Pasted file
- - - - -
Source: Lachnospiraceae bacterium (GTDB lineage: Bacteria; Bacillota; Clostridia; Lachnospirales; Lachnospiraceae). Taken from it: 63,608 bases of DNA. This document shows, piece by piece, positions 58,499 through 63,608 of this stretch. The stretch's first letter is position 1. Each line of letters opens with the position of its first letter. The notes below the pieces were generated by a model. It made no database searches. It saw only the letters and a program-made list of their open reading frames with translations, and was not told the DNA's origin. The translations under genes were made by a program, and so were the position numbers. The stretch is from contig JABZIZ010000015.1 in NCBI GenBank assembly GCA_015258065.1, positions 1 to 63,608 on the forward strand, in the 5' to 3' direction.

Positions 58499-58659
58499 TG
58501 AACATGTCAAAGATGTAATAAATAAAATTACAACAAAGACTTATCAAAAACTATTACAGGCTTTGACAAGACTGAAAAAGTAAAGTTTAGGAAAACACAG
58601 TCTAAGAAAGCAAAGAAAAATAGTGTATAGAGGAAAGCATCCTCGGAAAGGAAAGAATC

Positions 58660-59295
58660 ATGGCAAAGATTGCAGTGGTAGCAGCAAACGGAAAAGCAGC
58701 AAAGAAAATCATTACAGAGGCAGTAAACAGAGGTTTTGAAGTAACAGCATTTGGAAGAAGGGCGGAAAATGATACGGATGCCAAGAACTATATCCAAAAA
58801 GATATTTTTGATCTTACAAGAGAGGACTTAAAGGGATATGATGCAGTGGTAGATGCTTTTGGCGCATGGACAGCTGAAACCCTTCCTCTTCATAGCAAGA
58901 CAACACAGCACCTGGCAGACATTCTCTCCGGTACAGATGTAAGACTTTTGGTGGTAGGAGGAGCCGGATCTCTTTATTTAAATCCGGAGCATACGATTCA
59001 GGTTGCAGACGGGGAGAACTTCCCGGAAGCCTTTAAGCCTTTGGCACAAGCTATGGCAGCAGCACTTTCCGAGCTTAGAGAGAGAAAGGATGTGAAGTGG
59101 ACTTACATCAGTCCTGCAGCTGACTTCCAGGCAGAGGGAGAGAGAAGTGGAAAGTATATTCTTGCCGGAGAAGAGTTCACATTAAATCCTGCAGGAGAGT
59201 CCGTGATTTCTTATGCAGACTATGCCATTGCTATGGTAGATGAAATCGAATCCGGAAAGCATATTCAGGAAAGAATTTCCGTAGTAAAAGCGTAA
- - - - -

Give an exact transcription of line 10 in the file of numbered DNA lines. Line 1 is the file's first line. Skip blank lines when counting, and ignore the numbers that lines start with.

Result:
58901 CAACACAGCACCTGGCAGACATTCTCTCCGGTACAGATGTAAGACTTTTGGTGGTAGGAGGAGCCGGATCTCTTTATTTAAATCCGGAGCATACGATTCA